An initial plan was agreed that there would be four JJ lists per week. A maximum of 14 and a minimum of 10 cases would be performed on these lists. The variation would depend on complexity of cases with grade 4 cataracts taking up two slots. Additionally, senior trainees on the list would not require list alteration but junior trainees would require a commensurate reduction in numbers depending on individual experience and capability. During the redesign period, general wards and theatres were utilized to continue with provision of cataract assessment and surgery. For this study, we quantified cataract surgery delivery over three periods of six-month durations: before redesign (BR), redesign period (RP) and post-redesign (PR). Data were collected on total operation numbers, number of cases performed by trainees, number of anterior vitrectomies, numbers performed out-with normal working hours (weekend lists) and numbers outsourced to other standalone non-training providers. An economic analysis examined the cost of outsourcing cataracts during BR and RP, the costs of the redesign and the costs of increasing capacity to include increased nursing staff, instruments, microscope and consumables.
All data were entered in Microsoft Excel for analysis and interrogated by our IT department.
Table 1 outlines the number of cataract operations performed in the three study periods each six months, before redesign (BR) during the redesign period (RP) and post redesign period (PR). There were 973 cataract extractions performed in BR compared to 1547 in PR representing an increase of 62.9%. A total of 415 cases were outsourced over 12 months spanning through March 2018 and March 2019. Although there are more cases outsourced during RP, the arrangements for these breeched procedures were made in BR and only came to fruition in RP. This also applies to the 112 cases outsourced in PR, when arrangements for these cases were made in RP.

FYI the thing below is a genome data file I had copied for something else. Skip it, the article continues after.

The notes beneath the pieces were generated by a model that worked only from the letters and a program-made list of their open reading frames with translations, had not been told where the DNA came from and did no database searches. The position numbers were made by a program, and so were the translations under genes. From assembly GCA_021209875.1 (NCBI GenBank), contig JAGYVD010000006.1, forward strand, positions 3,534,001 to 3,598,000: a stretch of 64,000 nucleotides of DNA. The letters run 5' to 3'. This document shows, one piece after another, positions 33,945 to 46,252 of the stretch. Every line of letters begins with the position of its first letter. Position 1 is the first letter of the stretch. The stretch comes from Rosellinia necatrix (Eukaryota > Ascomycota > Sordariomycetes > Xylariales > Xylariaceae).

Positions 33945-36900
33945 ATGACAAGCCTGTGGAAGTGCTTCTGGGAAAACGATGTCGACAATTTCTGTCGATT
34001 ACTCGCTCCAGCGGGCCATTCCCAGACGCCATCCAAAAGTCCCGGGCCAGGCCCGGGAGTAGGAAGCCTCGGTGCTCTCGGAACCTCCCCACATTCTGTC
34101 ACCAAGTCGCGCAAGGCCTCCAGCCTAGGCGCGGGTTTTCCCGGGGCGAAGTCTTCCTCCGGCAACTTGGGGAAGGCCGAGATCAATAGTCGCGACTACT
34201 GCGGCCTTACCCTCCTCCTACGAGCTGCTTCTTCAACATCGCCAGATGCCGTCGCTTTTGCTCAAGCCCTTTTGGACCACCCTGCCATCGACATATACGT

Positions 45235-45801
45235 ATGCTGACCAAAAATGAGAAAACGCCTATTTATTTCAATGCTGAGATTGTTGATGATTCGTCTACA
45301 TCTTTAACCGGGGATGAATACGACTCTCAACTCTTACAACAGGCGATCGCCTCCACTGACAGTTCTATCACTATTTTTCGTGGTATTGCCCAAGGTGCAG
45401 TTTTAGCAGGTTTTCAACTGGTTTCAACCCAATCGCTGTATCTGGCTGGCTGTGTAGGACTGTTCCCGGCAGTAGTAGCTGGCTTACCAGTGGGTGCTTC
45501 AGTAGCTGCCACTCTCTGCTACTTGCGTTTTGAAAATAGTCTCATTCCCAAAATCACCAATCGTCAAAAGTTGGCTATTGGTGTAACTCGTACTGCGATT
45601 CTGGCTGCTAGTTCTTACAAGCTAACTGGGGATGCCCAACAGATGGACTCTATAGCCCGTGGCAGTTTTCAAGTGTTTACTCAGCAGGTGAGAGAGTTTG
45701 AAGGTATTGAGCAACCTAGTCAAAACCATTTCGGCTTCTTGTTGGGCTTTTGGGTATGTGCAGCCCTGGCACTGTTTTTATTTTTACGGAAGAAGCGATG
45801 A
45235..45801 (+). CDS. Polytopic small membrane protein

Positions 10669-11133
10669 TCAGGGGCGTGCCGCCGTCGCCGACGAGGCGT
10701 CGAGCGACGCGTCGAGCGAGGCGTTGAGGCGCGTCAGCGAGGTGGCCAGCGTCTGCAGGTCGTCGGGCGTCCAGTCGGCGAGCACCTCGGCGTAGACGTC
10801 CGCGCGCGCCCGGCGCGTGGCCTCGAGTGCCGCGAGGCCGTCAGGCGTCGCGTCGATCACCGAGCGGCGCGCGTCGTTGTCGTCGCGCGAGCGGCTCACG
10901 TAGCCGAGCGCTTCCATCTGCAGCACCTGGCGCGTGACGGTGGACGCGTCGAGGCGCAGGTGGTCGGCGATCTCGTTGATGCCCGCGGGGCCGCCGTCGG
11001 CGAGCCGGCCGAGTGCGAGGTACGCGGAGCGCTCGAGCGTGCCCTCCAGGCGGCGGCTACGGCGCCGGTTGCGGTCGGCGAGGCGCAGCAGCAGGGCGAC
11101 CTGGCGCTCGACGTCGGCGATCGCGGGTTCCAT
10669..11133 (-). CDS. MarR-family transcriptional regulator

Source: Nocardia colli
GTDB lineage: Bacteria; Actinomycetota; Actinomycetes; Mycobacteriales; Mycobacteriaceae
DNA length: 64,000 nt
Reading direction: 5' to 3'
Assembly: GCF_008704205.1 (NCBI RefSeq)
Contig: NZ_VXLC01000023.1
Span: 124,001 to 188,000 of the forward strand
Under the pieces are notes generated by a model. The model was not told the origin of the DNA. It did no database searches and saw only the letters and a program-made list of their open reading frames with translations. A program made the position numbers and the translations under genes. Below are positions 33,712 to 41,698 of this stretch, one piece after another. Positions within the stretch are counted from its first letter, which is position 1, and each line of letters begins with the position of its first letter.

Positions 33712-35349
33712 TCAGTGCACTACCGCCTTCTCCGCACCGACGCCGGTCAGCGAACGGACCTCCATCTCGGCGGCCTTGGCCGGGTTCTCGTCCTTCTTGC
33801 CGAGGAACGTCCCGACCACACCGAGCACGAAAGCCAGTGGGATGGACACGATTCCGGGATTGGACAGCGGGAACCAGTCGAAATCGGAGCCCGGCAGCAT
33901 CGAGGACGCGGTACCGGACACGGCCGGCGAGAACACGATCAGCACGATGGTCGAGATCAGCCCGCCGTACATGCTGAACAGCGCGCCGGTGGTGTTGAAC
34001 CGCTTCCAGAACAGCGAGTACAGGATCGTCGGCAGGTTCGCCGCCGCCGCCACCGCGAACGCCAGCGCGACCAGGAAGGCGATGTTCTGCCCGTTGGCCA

Table 1 Number of Cataract Surgeries Performed in the Three Study Periods
Trainees performed 150 cases as the principal surgeon in BR compared to 223 in PR representing an increase of 67.3%. Only grade one and a small proportion of grade two cataracts were outsourced for cataract surgery. There were 13 (1.3%) vitrectomies in the BR period, 5 (0.5%) in the RP and 5 (0.48%) in the PR period.
Table 2 outlines the economic analysis of the cataract redesign. The upfront costs for the redesign totaled £738 110, broken down to £565 250 for the rebuild, £112 850 for the microscope, £38,000 for the phacoemusification handpieces and £22,000 for the instrument trays. The ongoing and recurrent costs for extra nursing staff total £60,408 for theatre staff and £29,860 for cataract clinic staff.
Table 2 Economic Analysis of the Redesign
A total of 415 cases were outsourced over 12 months at an average cost of £434 per case. This gives a total cost of £180 110 for these cases.
At the biannual regional trainee assessment, a significant trainee feedback issue was the number of cataract surgery cases offered to trainees. The redesign enabled trainees to carry out the recommended annual numbers and well in excess of that required by the Royal College of Ophthalmologists.
In the three months just before opening the new JJ lists, there were six patient complaints to the cataract unit all pertaining to prolonged wait for surgery. In the three months after opening the new cataract suite, there were twenty patient letters of thanks and appreciation and no complaints.